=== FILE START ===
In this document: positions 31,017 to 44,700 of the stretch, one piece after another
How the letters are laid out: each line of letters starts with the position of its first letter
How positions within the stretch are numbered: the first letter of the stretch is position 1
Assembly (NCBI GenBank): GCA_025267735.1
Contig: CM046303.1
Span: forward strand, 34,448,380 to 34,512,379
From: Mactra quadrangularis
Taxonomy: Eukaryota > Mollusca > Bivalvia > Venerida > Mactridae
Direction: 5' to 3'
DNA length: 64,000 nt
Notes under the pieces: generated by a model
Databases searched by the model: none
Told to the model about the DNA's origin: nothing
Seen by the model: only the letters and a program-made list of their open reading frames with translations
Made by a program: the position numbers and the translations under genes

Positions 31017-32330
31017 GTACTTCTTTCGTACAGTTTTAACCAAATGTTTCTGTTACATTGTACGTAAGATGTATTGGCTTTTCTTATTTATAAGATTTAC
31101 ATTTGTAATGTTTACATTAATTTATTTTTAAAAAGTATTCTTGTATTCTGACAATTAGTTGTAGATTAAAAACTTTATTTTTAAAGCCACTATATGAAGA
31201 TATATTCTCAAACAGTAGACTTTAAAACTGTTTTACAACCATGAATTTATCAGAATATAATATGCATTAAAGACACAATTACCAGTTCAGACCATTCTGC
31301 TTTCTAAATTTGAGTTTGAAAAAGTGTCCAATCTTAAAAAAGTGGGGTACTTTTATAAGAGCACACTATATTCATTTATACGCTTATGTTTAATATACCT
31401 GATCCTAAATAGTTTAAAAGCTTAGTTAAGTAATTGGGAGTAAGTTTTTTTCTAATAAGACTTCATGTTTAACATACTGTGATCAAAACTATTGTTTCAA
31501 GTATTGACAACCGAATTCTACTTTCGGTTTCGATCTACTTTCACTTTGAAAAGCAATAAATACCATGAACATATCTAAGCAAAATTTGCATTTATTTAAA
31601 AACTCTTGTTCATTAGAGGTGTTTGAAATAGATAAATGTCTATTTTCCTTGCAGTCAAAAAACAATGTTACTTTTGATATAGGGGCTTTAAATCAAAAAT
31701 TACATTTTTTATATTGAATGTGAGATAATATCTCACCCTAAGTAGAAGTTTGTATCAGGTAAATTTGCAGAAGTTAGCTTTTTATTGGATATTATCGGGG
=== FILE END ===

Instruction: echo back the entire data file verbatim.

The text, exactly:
In this document: positions 31,017 to 44,700 of the stretch, one piece after another
How the letters are laid out: each line of letters starts with the position of its first letter
How positions within the stretch are numbered: the first letter of the stretch is position 1
Assembly (NCBI GenBank): GCA_025267735.1
Contig: CM046303.1
Span: forward strand, 34,448,380 to 34,512,379
From: Mactra quadrangularis
Taxonomy: Eukaryota > Mollusca > Bivalvia > Venerida > Mactridae
Direction: 5' to 3'
DNA length: 64,000 nt
Notes under the pieces: generated by a model
Databases searched by the model: none
Told to the model about the DNA's origin: nothing
Seen by the model: only the letters and a program-made list of their open reading frames with translations
Made by a program: the position numbers and the translations under genes

Positions 31017-32330
31017 GTACTTCTTTCGTACAGTTTTAACCAAATGTTTCTGTTACATTGTACGTAAGATGTATTGGCTTTTCTTATTTATAAGATTTAC
31101 ATTTGTAATGTTTACATTAATTTATTTTTAAAAAGTATTCTTGTATTCTGACAATTAGTTGTAGATTAAAAACTTTATTTTTAAAGCCACTATATGAAGA
31201 TATATTCTCAAACAGTAGACTTTAAAACTGTTTTACAACCATGAATTTATCAGAATATAATATGCATTAAAGACACAATTACCAGTTCAGACCATTCTGC
31301 TTTCTAAATTTGAGTTTGAAAAAGTGTCCAATCTTAAAAAAGTGGGGTACTTTTATAAGAGCACACTATATTCATTTATACGCTTATGTTTAATATACCT
31401 GATCCTAAATAGTTTAAAAGCTTAGTTAAGTAATTGGGAGTAAGTTTTTTTCTAATAAGACTTCATGTTTAACATACTGTGATCAAAACTATTGTTTCAA
31501 GTATTGACAACCGAATTCTACTTTCGGTTTCGATCTACTTTCACTTTGAAAAGCAATAAATACCATGAACATATCTAAGCAAAATTTGCATTTATTTAAA
31601 AACTCTTGTTCATTAGAGGTGTTTGAAATAGATAAATGTCTATTTTCCTTGCAGTCAAAAAACAATGTTACTTTTGATATAGGGGCTTTAAATCAAAAAT
31701 TACATTTTTTATATTGAATGTGAGATAATATCTCACCCTAAGTAGAAGTTTGTATCAGGTAAATTTGCAGAAGTTAGCTTTTTATTGGATATTATCGGGG